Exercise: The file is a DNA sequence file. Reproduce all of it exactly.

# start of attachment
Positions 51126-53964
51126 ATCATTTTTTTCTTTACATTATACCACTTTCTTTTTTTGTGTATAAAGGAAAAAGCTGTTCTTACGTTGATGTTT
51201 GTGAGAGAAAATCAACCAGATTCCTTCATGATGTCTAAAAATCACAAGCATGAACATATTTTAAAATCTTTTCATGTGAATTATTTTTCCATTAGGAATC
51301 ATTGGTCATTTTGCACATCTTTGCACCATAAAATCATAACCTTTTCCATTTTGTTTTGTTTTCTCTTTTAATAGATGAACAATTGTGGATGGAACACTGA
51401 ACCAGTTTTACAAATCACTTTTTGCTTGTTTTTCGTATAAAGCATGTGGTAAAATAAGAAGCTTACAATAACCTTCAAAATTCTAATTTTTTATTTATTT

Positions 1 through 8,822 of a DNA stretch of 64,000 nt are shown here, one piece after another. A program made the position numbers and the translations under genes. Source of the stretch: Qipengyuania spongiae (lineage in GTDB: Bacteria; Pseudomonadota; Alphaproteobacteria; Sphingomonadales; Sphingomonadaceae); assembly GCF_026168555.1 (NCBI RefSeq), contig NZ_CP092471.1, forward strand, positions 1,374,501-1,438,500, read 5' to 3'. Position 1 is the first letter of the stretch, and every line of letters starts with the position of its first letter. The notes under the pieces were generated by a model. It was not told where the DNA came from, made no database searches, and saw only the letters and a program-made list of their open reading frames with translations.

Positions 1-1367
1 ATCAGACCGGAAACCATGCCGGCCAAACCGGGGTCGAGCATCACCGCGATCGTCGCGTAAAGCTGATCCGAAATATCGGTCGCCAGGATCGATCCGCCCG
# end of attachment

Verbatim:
Positions 51126-53964
51126 ATCATTTTTTTCTTTACATTATACCACTTTCTTTTTTTGTGTATAAAGGAAAAAGCTGTTCTTACGTTGATGTTT
51201 GTGAGAGAAAATCAACCAGATTCCTTCATGATGTCTAAAAATCACAAGCATGAACATATTTTAAAATCTTTTCATGTGAATTATTTTTCCATTAGGAATC
51301 ATTGGTCATTTTGCACATCTTTGCACCATAAAATCATAACCTTTTCCATTTTGTTTTGTTTTCTCTTTTAATAGATGAACAATTGTGGATGGAACACTGA
51401 ACCAGTTTTACAAATCACTTTTTGCTTGTTTTTCGTATAAAGCATGTGGTAAAATAAGAAGCTTACAATAACCTTCAAAATTCTAATTTTTTATTTATTT

Positions 1 through 8,822 of a DNA stretch of 64,000 nt are shown here, one piece after another. A program made the position numbers and the translations under genes. Source of the stretch: Qipengyuania spongiae (lineage in GTDB: Bacteria; Pseudomonadota; Alphaproteobacteria; Sphingomonadales; Sphingomonadaceae); assembly GCF_026168555.1 (NCBI RefSeq), contig NZ_CP092471.1, forward strand, positions 1,374,501-1,438,500, read 5' to 3'. Position 1 is the first letter of the stretch, and every line of letters starts with the position of its first letter. The notes under the pieces were generated by a model. It was not told where the DNA came from, made no database searches, and saw only the letters and a program-made list of their open reading frames with translations.

Positions 1-1367
1 ATCAGACCGGAAACCATGCCGGCCAAACCGGGGTCGAGCATCACCGCGATCGTCGCGTAAAGCTGATCCGAAATATCGGTCGCCAGGATCGATCCGCCCG